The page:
The decks were cleared late last night by Justice K Venkataraman, who granted the interim stay of operation of the order made under Section 144 of the CrPC by District Collectors across the state that had prevented release of the movie made with a nearly Rs. 100 crore budget.
Advocate General A Navaneethakrishnan had said yesterday that the court's order was not final and would be challenged.
Justice Venkataraman, who had viewed the spy-thriller on Saturday, had passed the order considering the prima facie case established by Haasan, who questioned the two week ban, imposed after Muslim outfits were up in arms against its release claiming it portrayed their community in a bad light.
In his order, the court had said it was surprising that all District Magistrates/District Collectors of 31 districts, had taken a common decision and passed an order under Section 144 of CrPC "which appears to be strange."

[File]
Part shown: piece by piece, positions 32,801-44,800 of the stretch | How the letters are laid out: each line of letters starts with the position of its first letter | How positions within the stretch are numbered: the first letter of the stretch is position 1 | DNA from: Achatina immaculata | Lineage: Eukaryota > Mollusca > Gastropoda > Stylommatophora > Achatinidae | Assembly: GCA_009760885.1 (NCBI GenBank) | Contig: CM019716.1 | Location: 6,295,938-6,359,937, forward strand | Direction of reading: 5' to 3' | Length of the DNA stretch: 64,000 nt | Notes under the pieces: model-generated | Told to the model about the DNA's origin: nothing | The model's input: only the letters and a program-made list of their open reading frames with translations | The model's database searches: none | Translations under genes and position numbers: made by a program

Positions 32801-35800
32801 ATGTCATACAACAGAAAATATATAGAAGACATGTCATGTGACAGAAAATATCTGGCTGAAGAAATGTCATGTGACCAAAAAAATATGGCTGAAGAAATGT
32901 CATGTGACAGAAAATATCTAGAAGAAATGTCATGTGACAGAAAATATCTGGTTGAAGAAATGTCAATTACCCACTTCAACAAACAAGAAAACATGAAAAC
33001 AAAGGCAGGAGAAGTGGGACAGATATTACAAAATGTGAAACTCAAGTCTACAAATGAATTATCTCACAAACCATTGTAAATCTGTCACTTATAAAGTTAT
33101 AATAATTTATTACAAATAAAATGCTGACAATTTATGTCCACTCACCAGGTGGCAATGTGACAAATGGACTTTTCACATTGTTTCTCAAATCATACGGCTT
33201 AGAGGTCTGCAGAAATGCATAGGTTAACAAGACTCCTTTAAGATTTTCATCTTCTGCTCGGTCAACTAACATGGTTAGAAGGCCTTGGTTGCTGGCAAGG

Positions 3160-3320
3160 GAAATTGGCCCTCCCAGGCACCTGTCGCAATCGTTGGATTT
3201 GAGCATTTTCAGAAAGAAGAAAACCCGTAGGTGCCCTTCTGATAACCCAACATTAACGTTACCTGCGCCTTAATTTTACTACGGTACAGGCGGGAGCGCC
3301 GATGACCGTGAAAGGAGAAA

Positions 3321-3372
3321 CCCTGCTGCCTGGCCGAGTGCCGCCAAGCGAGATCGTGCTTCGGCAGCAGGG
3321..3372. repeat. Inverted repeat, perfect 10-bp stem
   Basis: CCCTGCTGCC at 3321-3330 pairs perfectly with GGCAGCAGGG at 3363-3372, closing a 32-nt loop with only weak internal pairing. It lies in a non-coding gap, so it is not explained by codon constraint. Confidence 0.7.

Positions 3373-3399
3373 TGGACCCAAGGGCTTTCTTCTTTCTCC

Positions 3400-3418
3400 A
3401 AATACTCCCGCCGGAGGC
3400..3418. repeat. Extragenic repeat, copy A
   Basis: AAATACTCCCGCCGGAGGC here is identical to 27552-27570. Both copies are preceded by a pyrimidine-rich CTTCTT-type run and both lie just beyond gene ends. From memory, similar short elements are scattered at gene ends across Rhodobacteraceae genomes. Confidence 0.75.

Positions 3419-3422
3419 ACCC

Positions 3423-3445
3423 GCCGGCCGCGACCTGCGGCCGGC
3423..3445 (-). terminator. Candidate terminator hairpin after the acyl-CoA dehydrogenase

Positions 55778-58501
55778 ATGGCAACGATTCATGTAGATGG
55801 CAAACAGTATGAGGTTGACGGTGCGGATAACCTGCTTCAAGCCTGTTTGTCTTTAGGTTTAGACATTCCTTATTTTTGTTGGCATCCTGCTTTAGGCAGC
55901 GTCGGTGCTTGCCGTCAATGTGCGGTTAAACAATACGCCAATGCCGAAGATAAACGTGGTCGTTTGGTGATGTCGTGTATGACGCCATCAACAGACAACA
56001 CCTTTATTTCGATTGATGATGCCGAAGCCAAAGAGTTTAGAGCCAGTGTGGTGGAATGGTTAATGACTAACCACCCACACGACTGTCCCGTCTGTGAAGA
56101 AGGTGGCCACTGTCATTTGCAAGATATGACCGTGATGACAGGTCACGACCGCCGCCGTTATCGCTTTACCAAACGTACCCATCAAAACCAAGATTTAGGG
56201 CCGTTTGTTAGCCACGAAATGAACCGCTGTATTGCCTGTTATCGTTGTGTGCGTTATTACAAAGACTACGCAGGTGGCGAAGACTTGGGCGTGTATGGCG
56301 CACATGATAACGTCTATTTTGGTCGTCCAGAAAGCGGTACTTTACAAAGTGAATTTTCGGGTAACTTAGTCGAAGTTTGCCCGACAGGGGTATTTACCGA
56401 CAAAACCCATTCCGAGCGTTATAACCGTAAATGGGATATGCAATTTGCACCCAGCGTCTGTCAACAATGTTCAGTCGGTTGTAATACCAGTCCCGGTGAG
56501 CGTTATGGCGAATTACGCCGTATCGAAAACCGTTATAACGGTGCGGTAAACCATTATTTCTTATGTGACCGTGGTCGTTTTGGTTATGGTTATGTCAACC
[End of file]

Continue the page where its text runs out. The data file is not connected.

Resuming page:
The court had also noted that no independent reason had been given by Collectors and they solely relied on the statement of Muslim organisations.
The court's order on Tuesday had come as a big relief for Haasan, with estimates that he could have incurred a loss of Rs. 30-80 crore due to non-release of the film in the state.
The film, made in Tamil, Telugu and Hindi, had encountered problems in Karnataka also, but is now being screened across the state after police provided adequate security.